One of the huge worries I have as mother of a soon-to-be-teenage daughter is that she will feel pressure to conform to the increasingly unrealistic and actually unattainable expectations about appearance set by advertisers and magazines aimed at young people.
Women are expected to have enormous breasts, disproportionately tiny waists, perfect skin, hair and teeth and they become objects of ridicule if they go out without make up. And if they don't have those things, there's a huge pressure on them to go out and buy themselves new teeth, bigger boobs, liposuction, a straighter nose and so on.
I've seen these magazines poke fun at people for being size 12-14 which for most people is a healthy size with a healthy body mass index. Back in the day, size 12 was a thin size, but now it's portrayed as bordering on the obese. These publications are encouraging girls to go on potentially harmful starvation diets in order to look like the celebs and models in the magazines. Similarly, these images are giving young men completely unrealistic expectations of what women should look like and they will often put pressure on their girlfriends to lose weight when they are perfectly healthy as they are.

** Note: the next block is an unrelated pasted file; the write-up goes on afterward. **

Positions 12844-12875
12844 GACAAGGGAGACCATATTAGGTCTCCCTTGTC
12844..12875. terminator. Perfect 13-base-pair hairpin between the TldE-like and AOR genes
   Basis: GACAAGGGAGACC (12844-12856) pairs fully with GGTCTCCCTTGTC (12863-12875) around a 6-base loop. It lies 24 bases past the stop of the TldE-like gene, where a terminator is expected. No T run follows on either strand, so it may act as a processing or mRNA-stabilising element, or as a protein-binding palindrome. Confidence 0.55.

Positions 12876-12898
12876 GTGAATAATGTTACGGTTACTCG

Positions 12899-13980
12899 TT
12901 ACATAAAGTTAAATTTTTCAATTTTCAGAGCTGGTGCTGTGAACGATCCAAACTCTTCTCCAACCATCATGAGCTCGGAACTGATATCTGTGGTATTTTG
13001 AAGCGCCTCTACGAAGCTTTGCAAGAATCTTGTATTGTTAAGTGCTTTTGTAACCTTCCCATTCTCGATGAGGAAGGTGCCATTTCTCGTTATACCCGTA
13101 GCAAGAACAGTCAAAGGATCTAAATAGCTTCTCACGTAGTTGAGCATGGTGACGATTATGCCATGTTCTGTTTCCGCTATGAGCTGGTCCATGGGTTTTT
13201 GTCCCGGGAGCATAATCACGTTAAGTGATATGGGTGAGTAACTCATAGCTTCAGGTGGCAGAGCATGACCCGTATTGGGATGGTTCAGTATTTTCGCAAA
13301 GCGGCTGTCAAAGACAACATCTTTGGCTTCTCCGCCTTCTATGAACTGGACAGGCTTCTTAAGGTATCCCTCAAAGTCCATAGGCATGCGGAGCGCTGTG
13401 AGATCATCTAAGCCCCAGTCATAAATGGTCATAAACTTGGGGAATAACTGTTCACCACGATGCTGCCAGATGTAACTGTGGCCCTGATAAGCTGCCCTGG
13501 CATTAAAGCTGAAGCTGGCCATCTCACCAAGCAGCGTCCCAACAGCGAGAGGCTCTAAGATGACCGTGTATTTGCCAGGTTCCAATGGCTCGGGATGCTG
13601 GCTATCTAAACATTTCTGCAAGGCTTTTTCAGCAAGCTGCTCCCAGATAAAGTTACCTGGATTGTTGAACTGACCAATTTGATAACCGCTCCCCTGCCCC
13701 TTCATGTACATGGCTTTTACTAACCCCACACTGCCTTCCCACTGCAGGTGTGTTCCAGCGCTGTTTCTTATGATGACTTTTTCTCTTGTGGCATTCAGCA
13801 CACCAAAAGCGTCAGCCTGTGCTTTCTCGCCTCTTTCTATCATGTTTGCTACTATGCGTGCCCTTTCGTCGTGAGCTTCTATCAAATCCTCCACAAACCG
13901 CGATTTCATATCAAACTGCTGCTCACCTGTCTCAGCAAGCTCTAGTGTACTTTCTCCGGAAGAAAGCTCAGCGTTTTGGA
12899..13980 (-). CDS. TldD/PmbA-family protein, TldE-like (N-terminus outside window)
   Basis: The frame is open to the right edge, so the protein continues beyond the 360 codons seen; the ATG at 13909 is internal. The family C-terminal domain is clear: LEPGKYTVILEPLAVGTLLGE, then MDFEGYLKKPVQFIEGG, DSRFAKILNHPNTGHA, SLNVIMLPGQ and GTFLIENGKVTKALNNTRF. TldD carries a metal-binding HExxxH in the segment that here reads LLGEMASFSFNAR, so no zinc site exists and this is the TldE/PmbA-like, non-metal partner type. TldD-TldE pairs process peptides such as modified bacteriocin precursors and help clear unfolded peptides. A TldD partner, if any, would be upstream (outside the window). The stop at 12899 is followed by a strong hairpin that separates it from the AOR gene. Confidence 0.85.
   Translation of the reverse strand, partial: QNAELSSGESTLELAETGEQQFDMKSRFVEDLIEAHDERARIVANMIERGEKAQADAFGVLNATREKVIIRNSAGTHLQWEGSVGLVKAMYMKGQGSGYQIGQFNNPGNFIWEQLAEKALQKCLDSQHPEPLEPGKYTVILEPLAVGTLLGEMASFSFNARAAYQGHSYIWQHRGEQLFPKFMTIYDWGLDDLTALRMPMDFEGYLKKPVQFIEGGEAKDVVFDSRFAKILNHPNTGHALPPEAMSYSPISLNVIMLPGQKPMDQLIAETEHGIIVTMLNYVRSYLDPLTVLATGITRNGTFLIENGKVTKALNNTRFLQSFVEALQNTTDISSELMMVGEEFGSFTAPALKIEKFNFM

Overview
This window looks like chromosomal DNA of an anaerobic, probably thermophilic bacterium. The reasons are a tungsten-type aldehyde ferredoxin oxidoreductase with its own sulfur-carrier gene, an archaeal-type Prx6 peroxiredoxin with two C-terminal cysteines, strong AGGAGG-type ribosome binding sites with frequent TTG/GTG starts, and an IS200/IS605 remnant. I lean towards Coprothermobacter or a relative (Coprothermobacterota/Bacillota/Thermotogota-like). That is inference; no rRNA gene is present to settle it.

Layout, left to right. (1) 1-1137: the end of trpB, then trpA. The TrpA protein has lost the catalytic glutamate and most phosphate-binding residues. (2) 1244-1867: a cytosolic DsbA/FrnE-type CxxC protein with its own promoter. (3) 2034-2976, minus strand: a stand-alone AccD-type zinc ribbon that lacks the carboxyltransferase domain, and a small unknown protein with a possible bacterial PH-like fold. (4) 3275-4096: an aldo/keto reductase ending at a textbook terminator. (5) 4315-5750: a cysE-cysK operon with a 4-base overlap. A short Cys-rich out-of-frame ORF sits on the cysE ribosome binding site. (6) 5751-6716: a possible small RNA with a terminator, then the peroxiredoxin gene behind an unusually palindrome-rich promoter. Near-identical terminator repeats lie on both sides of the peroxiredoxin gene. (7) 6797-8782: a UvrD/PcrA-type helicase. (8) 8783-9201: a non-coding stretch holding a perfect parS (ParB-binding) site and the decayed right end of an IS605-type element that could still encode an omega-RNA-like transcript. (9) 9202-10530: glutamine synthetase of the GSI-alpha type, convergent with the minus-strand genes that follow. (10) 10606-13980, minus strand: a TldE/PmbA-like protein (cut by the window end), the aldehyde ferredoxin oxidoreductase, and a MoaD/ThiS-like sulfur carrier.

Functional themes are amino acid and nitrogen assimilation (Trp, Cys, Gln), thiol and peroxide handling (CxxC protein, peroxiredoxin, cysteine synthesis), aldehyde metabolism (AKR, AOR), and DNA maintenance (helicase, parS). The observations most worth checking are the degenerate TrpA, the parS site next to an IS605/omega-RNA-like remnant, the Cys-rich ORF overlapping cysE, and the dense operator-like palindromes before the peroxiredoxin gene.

I've seen young girls get really anxious about being too fat or not the right shape or their skin and they take some convincing that the models in the ads have had any so called "flaws" digitally removed. Appearance angst is nothing new, but it somehow has become more intense and there's a cruelty about peer group pressure that wasn't there when I was growing up.
I'm pleased to see that the Liberal Democrats in the form of Jo Swinson MP are calling for something to be done about this. Jo wants airbrushing to be banned on ads aimed at teenagers and for school pupils to be given lessons in body image, health and wellbeing.
As a keen runner herself, I'm sure she feels the benefits of healthy exercise in her own life and she wants schools to encourage exercise classes for girls.
I think that these are all very sensible suggestions, but I wonder if they go far enough. Kids read the likes of Heat and Closer which are aimed at adults, so why stop just at adverts aimed at the under 16s, or at least make the requirements to say whether an image has been airbrushed bigger than the imprints that you normally find on election leaflets.
This has to be a better option than seeing a generation of young girls being pressured to try to reach a weight or look that is simply unattainable for them.
UPDATE: There's a lively debate burbling on over at Paul's. He's taking the opposite view to me, but his article and the comments that follow are worth reading.